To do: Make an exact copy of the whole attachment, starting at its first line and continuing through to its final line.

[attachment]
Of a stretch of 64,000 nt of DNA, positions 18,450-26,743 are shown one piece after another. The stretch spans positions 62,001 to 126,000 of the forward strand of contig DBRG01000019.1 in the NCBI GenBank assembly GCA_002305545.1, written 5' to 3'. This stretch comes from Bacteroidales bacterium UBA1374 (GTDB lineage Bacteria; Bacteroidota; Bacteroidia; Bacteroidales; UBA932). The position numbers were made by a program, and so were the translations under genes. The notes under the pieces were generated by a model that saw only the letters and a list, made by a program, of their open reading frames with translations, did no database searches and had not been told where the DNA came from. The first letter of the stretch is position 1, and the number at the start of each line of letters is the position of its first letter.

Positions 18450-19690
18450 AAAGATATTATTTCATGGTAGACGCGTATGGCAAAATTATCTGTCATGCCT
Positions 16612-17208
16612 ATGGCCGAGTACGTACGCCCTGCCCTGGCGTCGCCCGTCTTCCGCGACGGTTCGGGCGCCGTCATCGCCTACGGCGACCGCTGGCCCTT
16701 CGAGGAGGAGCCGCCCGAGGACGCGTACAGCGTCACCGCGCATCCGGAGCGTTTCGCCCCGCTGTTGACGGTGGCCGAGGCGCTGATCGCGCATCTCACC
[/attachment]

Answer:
Of a stretch of 64,000 nt of DNA, positions 18,450-26,743 are shown one piece after another. The stretch spans positions 62,001 to 126,000 of the forward strand of contig DBRG01000019.1 in the NCBI GenBank assembly GCA_002305545.1, written 5' to 3'. This stretch comes from Bacteroidales bacterium UBA1374 (GTDB lineage Bacteria; Bacteroidota; Bacteroidia; Bacteroidales; UBA932). The position numbers were made by a program, and so were the translations under genes. The notes under the pieces were generated by a model that saw only the letters and a list, made by a program, of their open reading frames with translations, did no database searches and had not been told where the DNA came from. The first letter of the stretch is position 1, and the number at the start of each line of letters is the position of its first letter.

Positions 18450-19690
18450 AAAGATATTATTTCATGGTAGACGCGTATGGCAAAATTATCTGTCATGCCT
Positions 16612-17208
16612 ATGGCCGAGTACGTACGCCCTGCCCTGGCGTCGCCCGTCTTCCGCGACGGTTCGGGCGCCGTCATCGCCTACGGCGACCGCTGGCCCTT
16701 CGAGGAGGAGCCGCCCGAGGACGCGTACAGCGTCACCGCGCATCCGGAGCGTTTCGCCCCGCTGTTGACGGTGGCCGAGGCGCTGATCGCGCATCTCACC